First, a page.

While many of my friends grew up playing on the field for a sports team or performing on stage in a music group, I usually sat on the sidelines in a pile of dirt, book in hand.

A quiet, introspective kid, I preferred to sit back and observe. Although I didn’t have a term or phrase for it yet, I liked people-watching. I loved sitting with the grown-ups at family gatherings, listening to them talk. And I loved stories.

My childhood shelf of classics included books by Laura Ingalls Wilder and Maud Hart Lovelace. I loved that when I read about the time and space their characters occupied, I felt like I was there, too. I wanted to write like them. I spent many summer nights sitting on top of our swingset, hunched over a little composition notebook, writing until the sun went down and the side of my right hand was smudged pencil-gray.

I was drawn to true stories. Stories passed down through generations. Like the one where my grandmother, the child of Italian immigrants, drove cross-country without a driver’s license to the army base where she would serve as a nurse and meet my grandfather. I liked collecting facts, too — I would regularly check out the same dog breed encyclopedia from the library and read it nightly before I went to bed, mainly so I could try to use my knowledge to persuade my parents into getting another family pet.

My middle and high school years brought me out of my shell (and out of my swingset), but I didn’t leave behind the part of me that loved words and was curious about people.

I wrote a lot of really bad poetry, made several attempts at blogging and kept reading voraciously.

In my first years of college at Bethel University, I wanted to be an elementary school teacher, a children’s pastor and a slam poet. I remember feeling frustrated that my friends were finding their “thing” while I had a mile-long transcript from changing programs.

The fall of my junior year, I stumbled my way into the newsroom of Bethel’s student-run news publication. It was there that through a variety of conversations and connections, I began to realize that my fondness for words and knack for remembering details about people could make a career in writing a good fit.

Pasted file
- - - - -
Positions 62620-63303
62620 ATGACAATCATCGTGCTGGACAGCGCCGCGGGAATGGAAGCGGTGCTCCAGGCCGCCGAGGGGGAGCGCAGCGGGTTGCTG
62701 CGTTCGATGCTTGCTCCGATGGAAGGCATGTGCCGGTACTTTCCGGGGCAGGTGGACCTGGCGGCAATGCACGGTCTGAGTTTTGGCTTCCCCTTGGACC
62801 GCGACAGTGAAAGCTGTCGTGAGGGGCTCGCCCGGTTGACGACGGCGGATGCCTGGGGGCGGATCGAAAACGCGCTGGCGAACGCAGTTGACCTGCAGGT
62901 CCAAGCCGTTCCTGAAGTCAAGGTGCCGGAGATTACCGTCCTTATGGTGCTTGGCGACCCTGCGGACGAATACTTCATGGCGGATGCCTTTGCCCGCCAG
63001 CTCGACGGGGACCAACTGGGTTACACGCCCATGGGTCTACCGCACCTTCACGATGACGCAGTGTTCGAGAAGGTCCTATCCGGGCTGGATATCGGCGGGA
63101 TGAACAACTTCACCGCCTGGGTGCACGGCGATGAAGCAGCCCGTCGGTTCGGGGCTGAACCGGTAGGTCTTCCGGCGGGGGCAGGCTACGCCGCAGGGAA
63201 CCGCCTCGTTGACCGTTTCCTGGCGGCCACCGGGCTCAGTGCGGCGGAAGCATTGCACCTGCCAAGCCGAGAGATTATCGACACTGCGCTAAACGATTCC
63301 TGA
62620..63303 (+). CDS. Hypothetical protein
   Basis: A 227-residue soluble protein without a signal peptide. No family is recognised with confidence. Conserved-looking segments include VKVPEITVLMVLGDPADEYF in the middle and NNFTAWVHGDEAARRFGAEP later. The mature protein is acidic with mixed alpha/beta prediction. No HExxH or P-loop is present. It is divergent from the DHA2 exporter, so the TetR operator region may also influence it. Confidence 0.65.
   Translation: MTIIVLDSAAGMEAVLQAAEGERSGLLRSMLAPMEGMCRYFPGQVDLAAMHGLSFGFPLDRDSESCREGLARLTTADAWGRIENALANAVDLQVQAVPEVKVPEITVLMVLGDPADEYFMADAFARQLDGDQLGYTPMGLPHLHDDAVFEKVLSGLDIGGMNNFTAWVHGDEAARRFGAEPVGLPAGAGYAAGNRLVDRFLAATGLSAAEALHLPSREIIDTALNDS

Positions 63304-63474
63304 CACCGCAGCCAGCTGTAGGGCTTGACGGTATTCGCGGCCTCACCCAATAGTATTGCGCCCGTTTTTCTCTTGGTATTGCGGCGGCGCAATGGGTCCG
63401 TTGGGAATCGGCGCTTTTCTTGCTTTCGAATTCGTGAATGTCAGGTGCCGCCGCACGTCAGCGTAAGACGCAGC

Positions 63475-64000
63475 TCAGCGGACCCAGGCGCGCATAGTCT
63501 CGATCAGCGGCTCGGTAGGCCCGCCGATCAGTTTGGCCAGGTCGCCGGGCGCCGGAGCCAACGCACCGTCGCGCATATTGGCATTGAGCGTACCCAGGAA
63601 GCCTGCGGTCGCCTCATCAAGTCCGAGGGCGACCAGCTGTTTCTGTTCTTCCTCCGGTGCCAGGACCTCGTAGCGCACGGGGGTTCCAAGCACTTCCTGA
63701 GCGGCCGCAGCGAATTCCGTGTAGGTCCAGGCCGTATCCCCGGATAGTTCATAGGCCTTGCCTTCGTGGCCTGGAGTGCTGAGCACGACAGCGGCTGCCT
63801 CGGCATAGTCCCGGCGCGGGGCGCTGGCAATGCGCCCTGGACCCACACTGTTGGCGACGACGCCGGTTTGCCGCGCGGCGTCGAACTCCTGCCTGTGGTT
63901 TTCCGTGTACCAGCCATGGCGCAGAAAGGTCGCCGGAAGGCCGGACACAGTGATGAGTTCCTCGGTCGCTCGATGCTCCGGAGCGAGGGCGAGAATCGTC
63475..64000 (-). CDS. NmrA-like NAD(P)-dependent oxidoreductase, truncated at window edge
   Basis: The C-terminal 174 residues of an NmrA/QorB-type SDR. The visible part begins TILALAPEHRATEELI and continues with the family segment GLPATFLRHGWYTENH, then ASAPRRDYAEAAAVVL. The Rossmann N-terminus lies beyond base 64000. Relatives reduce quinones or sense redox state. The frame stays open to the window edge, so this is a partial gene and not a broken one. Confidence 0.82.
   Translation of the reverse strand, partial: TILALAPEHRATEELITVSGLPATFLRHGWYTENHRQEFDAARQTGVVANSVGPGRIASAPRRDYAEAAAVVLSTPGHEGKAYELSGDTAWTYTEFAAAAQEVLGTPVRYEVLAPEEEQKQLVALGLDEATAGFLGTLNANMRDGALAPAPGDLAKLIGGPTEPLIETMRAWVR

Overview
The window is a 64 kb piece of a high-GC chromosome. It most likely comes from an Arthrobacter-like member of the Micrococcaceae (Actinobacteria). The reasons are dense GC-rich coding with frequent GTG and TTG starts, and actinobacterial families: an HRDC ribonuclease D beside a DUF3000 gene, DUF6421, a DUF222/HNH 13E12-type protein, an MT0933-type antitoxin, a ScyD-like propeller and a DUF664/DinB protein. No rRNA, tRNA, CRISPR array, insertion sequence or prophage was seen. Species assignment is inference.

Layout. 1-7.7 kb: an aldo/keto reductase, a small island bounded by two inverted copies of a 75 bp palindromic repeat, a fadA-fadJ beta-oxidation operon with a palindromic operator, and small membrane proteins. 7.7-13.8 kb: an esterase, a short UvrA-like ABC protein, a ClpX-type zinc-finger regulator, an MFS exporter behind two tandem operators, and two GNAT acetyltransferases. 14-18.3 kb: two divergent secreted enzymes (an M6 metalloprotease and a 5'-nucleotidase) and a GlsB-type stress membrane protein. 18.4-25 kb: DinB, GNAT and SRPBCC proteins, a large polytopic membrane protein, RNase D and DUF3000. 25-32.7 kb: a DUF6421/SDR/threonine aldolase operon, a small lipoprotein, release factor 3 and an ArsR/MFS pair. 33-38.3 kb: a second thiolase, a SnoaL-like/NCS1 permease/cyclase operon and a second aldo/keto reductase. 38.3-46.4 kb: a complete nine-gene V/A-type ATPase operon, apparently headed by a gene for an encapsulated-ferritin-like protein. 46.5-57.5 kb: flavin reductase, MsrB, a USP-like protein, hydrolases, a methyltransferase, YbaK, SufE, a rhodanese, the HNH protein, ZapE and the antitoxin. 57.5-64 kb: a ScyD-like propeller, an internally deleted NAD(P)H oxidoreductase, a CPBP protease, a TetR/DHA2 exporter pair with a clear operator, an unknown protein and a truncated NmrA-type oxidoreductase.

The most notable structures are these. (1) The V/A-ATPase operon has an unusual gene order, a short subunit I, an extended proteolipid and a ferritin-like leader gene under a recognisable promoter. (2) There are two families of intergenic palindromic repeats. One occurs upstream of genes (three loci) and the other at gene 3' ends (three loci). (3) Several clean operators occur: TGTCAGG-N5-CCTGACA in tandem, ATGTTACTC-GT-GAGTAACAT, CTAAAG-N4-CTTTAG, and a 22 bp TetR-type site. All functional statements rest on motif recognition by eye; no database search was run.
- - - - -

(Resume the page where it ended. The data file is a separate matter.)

The following summer I interned at a community newspaper in Stillwater, the town where I went to high school. I was captivated by residents’ care and commitment to their city, businesses and schools.

While news at the national level is often forced to paint in broad strokes, community papers get to write about real people doing life, in both big ways and small. I wholeheartedly believe those people — and their stories — matter.

This spring I graduated from Bethel with a bachelor’s degree in communication studies, and a commitment to finding a community to plant roots and tell stories.

After a summer of interning with Southwest News Media, I’m thrilled to be joining the editorial staff full-time as a reporter for Jordan Independent.

The town itself is set in one of the most beautiful landscapes I’ve ever seen. This past week I got a chance to drive around town for a bit. I walked along First Street and went into a couple of shops, and of course, swung by Minnesota’s Largest Candy Store on my way out of town, where I may prove to be a frequent visitor.

I’m looking forward to listening in on what’s happening in Jordan, but I won’t be sitting on the sidelines in a pile of dirt. Everybody I’ve met so far has been nothing but welcoming and warm, and I hope to earn a spot at the grown-ups’ table someday soon. I get the sense that Jordan has a rich, colorful history and that it has some of the best stories to tell.

I’m excited to learn them. I’m excited to get to know the people that make up this place. In the meantime, if you spy out a quiet kid with a camera in hand, don’t be afraid to say hello, and if you have a good story idea, give me a call.

Jaimee Hood is a reporter for the Jordan Independent. She can be reached at jhood@swpub.com.

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